How about Liberia, Africa.
After getting back from the International Conference about men in early education in Berlin, Germany and reconnecting with my friend from Turkey, Ramazan Sak (you can read his interview here), I’ve been thinking about places in the world where the majority of teachers of children are men. That’s when I was reading an article that mentioned the disparity:
“The male-female disparity extends to teaching staffs. Only three percent of the nation’s high school teachers are women, according to the Education Ministry.”
And then the article goes on to say: “Public schools, especially those outside the capital, Monrovia, face a dire shortage of qualified teachers. Most rural schools depend on “volunteers” or “recruits” who have little formal education themselves. Although these teachers are entitled to pay, they are not certified and do not get full civil-service benefits. That means salaries are erratic.” Liberia: Why Spelling Matters: All Africa
Although they have high percentages of men, their education system has numerous struggles. To do our work requires thinking about the entire world and the issue of equity. At the conference in Germany, it became clear that there is not one solution to getting more men into education AND just getting men into education isn’t a solution by itself. We need to think about the training the men receive to be certain it is educating the men to not perpetuate stereotypes about men and women.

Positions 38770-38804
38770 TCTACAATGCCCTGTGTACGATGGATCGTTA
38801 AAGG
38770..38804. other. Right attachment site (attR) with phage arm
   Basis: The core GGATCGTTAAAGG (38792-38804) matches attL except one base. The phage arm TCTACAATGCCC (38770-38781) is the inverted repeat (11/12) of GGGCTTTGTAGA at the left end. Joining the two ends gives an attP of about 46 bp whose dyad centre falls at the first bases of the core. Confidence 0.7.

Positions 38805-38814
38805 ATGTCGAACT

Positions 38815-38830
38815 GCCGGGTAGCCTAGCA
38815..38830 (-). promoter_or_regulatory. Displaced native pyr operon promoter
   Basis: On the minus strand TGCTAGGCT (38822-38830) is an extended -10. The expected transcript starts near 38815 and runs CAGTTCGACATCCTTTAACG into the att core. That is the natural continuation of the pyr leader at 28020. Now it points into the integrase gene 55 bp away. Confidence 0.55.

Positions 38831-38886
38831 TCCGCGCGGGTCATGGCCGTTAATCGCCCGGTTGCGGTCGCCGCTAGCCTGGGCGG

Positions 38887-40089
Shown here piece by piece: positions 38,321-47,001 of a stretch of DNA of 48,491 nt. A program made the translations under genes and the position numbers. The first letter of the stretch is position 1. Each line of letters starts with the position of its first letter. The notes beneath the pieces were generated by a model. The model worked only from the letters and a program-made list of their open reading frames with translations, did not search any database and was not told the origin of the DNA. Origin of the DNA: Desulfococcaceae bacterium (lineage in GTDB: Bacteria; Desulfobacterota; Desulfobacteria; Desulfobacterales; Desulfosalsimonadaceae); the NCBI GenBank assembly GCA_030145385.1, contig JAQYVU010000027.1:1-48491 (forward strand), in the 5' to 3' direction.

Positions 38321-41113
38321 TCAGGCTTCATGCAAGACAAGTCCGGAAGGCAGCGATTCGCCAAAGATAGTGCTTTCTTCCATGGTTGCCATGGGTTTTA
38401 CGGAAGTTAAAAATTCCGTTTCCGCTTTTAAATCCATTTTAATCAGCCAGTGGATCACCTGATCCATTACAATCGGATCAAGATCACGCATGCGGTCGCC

Ora Garway in the All Africa article mentions the disparity in education for girls and women:
“Girls are more likely than boys to repeat a class, to drop out of school and to be illiterate, despite concerted efforts to help them and keep them in the classroom. According to recent government health and population surveys, 56 percent of Liberian women never attended school and it is not unusual for high school classes to be overwhelmingly male.” This in contrast to what is happening in other countries. Education policies need to be addressed on a country and regional basis.
The work that many of us do, recruiting and training men to be teachers, can be complicated if we want to do it well. By doing it well, we’ll be challenging the stereotypes and building the possibility for future young men to choose teaching as a career. Coulter and McNay said it well in the conclusion to their paper:
“…bringing men in has the potential of allowing women and men to engage together in anti-sexist teaching practices and to challenge the gendered process of schooling. Until the purposes for ‘more men in elementary’ are clarified, individual men will continue to experience the contradictions of doing ‘women’s work’ and being ‘real men’ at the same time.” (Coulter & McNay, 1993. “Exploring Men’s Experiences as Elementary School Teachers.” Canadian Journal of Education, 18:4, p411)